Penn Lines marks 55 years of cooperative connections
By Kathy Hackleman
Time flies, they say, and that is true in the case of Penn Lines. It doesn’t seem as if it’s been five years since the newsmagazine’s staff unveiled a new front cover design in observance of the 50th anniversary of Penn Lines. But here we are in 2021 — observing the 55th anniversary of the newsmagazine published for rural electric cooperative members across Pennsylvania.
The first issue of the new publication sent to approximately 93,000 Pennsylvania cooperative consumers back in 1966 was the culmination of years of planning by the Pennsylvania Rural Electric Association (PREA) and Allegheny Electric Cooperative, Inc. (Allegheny).
The magazine’s first commentary stated, “(This first issue of Penn Lines) shows that rural electric cooperatives are on the grow; that new services to the members are on the drawing board, and that we shall, more aggressively than ever, continue to strive for our goal of low-cost electric power combined with the finest service possible. … We believe that this new magazine, which is sent to you by your own electric cooperative, is a symbol of bold, new thinking in the Commonwealth.”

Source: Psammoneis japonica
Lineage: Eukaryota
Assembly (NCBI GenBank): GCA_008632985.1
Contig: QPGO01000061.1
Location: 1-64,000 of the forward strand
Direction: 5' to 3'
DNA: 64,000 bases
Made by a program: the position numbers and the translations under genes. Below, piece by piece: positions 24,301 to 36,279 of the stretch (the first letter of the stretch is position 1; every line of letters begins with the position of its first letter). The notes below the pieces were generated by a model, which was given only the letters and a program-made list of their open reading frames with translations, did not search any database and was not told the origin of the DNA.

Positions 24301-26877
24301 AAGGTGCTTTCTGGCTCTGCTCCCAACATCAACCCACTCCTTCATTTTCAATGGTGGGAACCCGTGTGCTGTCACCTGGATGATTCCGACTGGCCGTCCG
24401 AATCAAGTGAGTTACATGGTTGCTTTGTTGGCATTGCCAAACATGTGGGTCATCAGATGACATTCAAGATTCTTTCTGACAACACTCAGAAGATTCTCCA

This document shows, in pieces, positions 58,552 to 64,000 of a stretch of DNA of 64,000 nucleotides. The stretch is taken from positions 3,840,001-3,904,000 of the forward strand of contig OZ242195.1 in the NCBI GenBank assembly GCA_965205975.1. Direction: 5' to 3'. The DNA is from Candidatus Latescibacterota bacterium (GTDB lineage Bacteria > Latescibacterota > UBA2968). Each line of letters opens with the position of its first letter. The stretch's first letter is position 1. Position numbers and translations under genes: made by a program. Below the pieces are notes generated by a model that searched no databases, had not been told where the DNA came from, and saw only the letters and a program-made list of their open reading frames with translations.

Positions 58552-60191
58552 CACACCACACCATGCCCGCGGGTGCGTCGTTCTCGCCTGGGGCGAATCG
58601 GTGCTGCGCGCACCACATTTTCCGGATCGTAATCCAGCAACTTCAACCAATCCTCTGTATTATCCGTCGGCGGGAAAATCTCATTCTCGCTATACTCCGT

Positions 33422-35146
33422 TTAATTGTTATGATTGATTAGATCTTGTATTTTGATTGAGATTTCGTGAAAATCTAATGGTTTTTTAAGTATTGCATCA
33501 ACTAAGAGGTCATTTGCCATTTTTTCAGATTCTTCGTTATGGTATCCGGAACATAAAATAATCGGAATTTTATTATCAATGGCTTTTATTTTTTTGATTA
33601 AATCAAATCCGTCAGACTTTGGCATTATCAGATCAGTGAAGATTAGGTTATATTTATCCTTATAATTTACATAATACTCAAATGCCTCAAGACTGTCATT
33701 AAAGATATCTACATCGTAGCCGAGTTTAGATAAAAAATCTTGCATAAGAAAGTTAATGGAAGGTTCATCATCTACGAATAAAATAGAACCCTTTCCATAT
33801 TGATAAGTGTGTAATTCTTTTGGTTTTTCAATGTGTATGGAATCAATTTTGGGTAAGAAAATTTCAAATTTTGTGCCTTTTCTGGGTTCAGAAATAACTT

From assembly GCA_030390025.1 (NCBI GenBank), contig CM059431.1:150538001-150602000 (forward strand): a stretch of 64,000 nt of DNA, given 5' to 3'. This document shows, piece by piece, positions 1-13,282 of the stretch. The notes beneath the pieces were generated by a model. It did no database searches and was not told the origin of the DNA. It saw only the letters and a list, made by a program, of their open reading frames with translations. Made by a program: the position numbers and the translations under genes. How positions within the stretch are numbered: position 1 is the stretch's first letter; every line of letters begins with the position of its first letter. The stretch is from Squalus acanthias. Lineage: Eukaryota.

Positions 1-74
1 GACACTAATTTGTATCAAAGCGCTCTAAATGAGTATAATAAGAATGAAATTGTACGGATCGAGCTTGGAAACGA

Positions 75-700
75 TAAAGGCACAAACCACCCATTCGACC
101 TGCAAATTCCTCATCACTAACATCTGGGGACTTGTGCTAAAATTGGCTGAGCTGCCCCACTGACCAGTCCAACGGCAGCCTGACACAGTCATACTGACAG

The commentary went on to add, “Every publication has some aims, goals, objectives and purposes: some to entertain, some to make money. We’re different. The sole and single purpose of this magazine is to inform. To keep you up to date on matters pertaining to and affecting rural electric cooperatives, rural Pennsylvania and its people.”
A current Penn Lines reader traveling backward in time would recognize some familiar topics. That first edition in 1966 featured an update on the Somerset County Fair, including a photo of a representative from Somerset Rural Electric Cooperative presenting a “Willie Wiredhand” doll to the fair queen. (Willie Wiredhand is the symbol of the rural electric cooperative program nationally.)
It wasn’t long before multiple pages of each edition would be dedicated to the topic members were most interested in — their local cooperative — while the rest of the magazine was filled with news of statewide interest, tips on how to save energy and cut electricity bills, and the importance of engaging legislative leaders on rural issues (all topics that continue to be featured in the newsmagazine 55 years later).